As a former restaurant critic, I take no joy in writing a bad review. But critics see it as a public service: If you’re going to part with $100 of your hard-earned money, wouldn’t you like advance warning if your dinner is likely a dud?
Hanna Raskin, food critic of The Post And Courier in Charleston, South Carolina (and friend of The Takeout) was planning to review a new Spanish restaurant in town called Malagon. But before she could, Raskin received an e-mail from owner Patrick Panella that she would not be welcomed at the restaurant. According to Raskin: “Panella had said in his note that I would be embarrassed if I tried to eat at Malagon because they would turn me away.”
Raskin reviewed the restaurant anyway. And the review was a glowing one at that, calling it “marvelous” and making “exceptional food.” How did she come to this conclusion? Through a network of conspirators and food wrapped in napkins, then surreptitiously snuck out. You owe it to yourself to give The Post And Courier your click.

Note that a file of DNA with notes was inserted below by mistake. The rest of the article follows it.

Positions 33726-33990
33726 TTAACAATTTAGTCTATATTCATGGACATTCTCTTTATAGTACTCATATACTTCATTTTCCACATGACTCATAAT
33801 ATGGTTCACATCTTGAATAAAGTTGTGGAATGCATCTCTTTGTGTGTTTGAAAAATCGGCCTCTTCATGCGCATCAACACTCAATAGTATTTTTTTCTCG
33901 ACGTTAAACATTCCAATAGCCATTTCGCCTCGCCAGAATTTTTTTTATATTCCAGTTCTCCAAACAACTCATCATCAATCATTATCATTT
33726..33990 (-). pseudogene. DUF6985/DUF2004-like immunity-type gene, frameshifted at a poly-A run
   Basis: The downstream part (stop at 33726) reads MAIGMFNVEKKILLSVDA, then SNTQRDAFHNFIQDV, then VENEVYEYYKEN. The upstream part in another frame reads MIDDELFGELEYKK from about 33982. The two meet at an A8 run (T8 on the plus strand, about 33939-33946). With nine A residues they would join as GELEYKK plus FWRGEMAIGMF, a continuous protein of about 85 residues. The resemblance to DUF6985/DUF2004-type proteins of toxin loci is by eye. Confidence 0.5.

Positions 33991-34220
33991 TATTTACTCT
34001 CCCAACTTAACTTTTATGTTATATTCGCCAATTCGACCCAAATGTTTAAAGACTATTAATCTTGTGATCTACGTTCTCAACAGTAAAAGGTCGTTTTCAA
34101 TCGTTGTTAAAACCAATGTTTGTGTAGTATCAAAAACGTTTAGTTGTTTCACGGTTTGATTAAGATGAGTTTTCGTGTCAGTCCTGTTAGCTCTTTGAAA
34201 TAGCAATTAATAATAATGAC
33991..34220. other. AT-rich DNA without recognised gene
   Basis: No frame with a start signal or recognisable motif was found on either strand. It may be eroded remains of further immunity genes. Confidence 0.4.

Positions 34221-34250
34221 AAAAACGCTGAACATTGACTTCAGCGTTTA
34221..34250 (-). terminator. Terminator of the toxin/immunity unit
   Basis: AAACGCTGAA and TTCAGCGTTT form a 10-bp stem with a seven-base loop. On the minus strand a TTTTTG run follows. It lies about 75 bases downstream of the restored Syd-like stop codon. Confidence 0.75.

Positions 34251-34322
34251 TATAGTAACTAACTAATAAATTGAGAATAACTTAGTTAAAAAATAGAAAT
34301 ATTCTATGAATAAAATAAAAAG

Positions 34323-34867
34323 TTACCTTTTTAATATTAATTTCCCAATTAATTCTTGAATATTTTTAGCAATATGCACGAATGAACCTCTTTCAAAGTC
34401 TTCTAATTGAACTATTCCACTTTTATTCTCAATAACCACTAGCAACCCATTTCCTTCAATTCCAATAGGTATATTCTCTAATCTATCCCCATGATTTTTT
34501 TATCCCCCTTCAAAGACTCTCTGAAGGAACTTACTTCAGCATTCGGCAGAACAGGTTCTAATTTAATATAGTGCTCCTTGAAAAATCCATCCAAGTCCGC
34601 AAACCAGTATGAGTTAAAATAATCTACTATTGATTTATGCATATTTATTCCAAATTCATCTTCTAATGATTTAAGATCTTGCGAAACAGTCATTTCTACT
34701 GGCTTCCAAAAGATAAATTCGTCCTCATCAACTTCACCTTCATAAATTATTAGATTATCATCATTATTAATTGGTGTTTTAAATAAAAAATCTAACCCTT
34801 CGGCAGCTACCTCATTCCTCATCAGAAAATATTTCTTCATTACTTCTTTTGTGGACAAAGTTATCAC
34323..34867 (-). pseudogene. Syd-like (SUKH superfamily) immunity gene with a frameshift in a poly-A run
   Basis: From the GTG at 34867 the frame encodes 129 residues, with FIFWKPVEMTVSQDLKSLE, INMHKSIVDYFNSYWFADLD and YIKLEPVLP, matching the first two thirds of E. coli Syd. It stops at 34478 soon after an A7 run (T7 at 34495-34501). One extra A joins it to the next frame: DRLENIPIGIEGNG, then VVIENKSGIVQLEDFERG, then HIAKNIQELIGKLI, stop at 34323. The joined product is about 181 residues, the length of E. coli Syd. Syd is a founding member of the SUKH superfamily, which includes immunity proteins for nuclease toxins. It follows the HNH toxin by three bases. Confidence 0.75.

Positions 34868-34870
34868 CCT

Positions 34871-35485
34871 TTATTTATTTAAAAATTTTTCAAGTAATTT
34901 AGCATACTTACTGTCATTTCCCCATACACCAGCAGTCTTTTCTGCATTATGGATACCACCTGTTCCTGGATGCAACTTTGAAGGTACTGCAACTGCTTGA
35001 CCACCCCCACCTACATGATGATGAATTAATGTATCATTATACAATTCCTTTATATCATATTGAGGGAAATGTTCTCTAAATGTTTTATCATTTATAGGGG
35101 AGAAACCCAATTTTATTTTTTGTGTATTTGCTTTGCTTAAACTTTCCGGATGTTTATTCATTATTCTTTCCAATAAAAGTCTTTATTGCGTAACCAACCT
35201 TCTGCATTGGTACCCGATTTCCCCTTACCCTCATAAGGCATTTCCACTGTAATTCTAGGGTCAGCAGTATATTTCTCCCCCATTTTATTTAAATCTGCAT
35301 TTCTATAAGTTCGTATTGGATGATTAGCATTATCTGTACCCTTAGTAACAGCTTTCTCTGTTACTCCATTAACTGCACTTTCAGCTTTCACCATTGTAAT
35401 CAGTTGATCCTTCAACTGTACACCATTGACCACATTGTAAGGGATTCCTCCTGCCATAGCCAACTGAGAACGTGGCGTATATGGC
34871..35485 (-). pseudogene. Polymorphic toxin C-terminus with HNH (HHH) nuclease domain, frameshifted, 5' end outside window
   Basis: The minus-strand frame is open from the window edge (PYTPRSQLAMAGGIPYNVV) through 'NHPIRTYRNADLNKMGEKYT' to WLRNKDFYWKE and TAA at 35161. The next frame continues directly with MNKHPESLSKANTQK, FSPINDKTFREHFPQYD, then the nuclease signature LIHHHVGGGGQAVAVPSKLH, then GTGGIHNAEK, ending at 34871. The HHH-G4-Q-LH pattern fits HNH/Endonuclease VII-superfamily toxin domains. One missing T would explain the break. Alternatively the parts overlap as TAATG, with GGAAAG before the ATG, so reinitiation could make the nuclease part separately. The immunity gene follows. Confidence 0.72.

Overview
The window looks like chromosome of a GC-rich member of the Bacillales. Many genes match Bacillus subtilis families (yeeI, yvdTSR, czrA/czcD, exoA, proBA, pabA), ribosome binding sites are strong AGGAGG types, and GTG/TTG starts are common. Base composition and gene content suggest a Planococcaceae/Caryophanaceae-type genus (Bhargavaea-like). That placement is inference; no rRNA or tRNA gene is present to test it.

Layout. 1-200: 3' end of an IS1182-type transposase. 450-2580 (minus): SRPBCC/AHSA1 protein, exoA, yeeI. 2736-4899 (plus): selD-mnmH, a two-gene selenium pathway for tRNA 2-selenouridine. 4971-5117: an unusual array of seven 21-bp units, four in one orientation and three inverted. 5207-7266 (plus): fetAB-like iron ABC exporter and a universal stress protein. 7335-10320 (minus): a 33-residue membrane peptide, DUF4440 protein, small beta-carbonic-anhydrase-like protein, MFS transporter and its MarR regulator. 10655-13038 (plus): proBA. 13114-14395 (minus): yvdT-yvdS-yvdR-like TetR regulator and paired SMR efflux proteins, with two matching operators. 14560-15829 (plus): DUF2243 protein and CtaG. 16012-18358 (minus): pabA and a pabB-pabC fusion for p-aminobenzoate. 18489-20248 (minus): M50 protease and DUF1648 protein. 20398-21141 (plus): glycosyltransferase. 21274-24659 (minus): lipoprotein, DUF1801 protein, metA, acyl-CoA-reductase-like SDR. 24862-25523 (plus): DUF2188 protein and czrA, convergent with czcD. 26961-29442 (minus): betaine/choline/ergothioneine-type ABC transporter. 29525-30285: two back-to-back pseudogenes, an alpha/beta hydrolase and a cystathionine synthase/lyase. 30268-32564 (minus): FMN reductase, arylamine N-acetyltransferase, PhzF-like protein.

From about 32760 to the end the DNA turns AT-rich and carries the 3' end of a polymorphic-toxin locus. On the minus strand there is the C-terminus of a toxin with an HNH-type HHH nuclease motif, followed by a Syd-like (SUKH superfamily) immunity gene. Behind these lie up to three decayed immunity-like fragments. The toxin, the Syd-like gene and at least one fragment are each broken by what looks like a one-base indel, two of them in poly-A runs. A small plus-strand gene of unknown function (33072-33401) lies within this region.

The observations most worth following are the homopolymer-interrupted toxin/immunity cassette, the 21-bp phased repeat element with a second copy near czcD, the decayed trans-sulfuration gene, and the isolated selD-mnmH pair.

Raskin said she was banned after giving one of Panella’s restaurants an otherwise positive 3.5-star review, when the owner took offense to observations about a hard-to-read menu and the lack of vegetable options.
The idea of banning critics is an interesting discussion. I don’t like it when critics wield their pens and excoriate restaurants—I find the “fun to read” argument lacking. At the same time, business owners have the right to serve and not serve customers. Restaurants should take their lumps and learn to accept criticism, be it from a newspaper writer or a Yelp user. As a former reviewer, of course my bias leans toward the critic, provided that critic operates with a moral compass and is disciplined and fair. Raskin has her detractors among some restaurateurs in Charleston, but she’s a brave and diligent reporter, and won a well-deserved James Beard Foundation Award for her journalism in 2017.
It’s a strange spot for Malagon to be in—they received unwanted attention for pettiness and got a good review out of it. If anything, it says more about Raskin than it does about the restaurant.